WASHINGTON — The winter wheat harvest has been proceeding in fits and starts with progress well behind the average pace for the date in major states. The cool and excessively wet spring weather that prevailed across many key wheat regions slowed crop development and wheat maturation, and sodden fields stymied farmers’ efforts to begin combining even when wheat was ripe and skies were clear. The U.S. Department of Agriculture in its weekly Crop Progress report indicated the winter wheat harvest was 15% completed by June 23 compared with 8% a week earlier and 34% as the recent five-year average for the date.
Drier weather patterns finally were taking hold in the Southwest, enabling the hard red winter wheat harvest to accelerate.
The U.S.D.A. in its weekly Crop Progress report indicated the Oklahoma harvest was 43% completed by June 23 compared with 16% a week earlier and 78% as the recent five-year average for the date. By the afternoon of June 26, the Oklahoma Wheat Commission estimated the state’s harvest at 58% completed.
Joe Hampton of Oklahoma Grain and Feed indicated that by midweek, harvesting in Oklahoma was wrapping up south of Interstate 40. Combining north of the interstate was approaching 60% completed while harvesting was just getting underway in the Oklahoma panhandle.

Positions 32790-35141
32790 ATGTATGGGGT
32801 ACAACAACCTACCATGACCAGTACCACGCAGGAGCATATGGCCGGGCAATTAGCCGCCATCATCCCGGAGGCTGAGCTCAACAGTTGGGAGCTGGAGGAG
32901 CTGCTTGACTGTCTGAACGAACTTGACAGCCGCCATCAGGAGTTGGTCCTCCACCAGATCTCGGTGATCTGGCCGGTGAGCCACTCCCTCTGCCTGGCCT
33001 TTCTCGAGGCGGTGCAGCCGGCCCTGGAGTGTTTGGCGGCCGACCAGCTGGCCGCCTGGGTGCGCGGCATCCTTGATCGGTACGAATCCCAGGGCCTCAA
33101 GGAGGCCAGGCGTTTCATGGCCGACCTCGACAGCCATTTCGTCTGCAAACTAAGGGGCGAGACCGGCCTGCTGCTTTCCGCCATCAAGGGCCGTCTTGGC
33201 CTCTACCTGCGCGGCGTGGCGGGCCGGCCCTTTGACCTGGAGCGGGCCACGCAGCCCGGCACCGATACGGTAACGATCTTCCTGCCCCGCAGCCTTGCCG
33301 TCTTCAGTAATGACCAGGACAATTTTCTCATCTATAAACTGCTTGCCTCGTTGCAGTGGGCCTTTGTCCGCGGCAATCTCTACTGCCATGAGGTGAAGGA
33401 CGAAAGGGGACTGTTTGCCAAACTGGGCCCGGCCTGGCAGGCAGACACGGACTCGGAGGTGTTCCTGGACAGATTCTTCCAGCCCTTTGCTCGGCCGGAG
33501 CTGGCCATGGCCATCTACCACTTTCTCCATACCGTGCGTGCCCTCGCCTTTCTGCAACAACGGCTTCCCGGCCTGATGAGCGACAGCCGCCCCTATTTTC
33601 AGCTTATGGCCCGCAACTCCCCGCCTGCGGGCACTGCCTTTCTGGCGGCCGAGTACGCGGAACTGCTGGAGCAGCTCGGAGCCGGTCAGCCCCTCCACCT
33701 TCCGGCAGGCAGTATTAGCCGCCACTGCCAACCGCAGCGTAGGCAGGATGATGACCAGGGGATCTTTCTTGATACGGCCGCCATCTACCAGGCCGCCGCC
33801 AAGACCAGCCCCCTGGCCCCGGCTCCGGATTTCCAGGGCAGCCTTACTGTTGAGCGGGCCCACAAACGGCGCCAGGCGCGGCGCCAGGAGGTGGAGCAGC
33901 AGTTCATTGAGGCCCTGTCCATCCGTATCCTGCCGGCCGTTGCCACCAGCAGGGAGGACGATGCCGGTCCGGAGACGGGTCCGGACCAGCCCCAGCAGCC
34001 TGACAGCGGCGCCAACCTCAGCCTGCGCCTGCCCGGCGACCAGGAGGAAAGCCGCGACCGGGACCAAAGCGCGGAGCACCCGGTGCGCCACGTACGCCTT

Protein in the 10% and 11% ranges was common. Mr. Hampton said protein was running higher than many expected given the incredibly wet growing season. Test weights were ranging between 58 and 60 lbs per bu. Excellent progress toward completing the harvest was expected over the June 29-30 weekend.
The Oklahoma Wheat Commission noted that as of midweek combining was wrapping up in many parts of southwest Oklahoma, with harvesters continuing in central and northern regions of the state. The commission said harvesting has progressed slower in southern central regions around the Chickasha, Union City and El Reno area, and it also has been hard for producers to make progress around the Tonkawa, Ponca City, Kildare and Blackwell areas. In the far northeast regions around Afton and Miami, producers have been struggling at getting a good start because of light rains received during the past couple of days.
“The quality of the crop as well as yields continue to surprise farmers given all the moisture it has received during this harvest season,” the commission said. “Test weights have dropped in central and northern regions across Oklahoma. Based on reporting from elevator managers and producers across the state, it is looking like the statewide average on test weights will be in the 57-lb-to-59-lb-per-bu range. Yields being reported across the state also have been favorable with several reports of wheat making in the mid-40s to mid-50s.”
No sprout damage has been reported coming across scales at elevators.
The commission indicated Oklahoma wheat protein continued to range widely from 9.5% to as high as 13%, depending on location and management practices. As of June 26, statewide protein averages ranged from 10.5% to 11.8%.
“It should be noted that protein numbers being reported in several locations, on early harvested wheat in the northern part of the state, are coming in much higher than anticipated,” the commission said. “We have also seen locations say those numbers are trending up as harvest progresses.”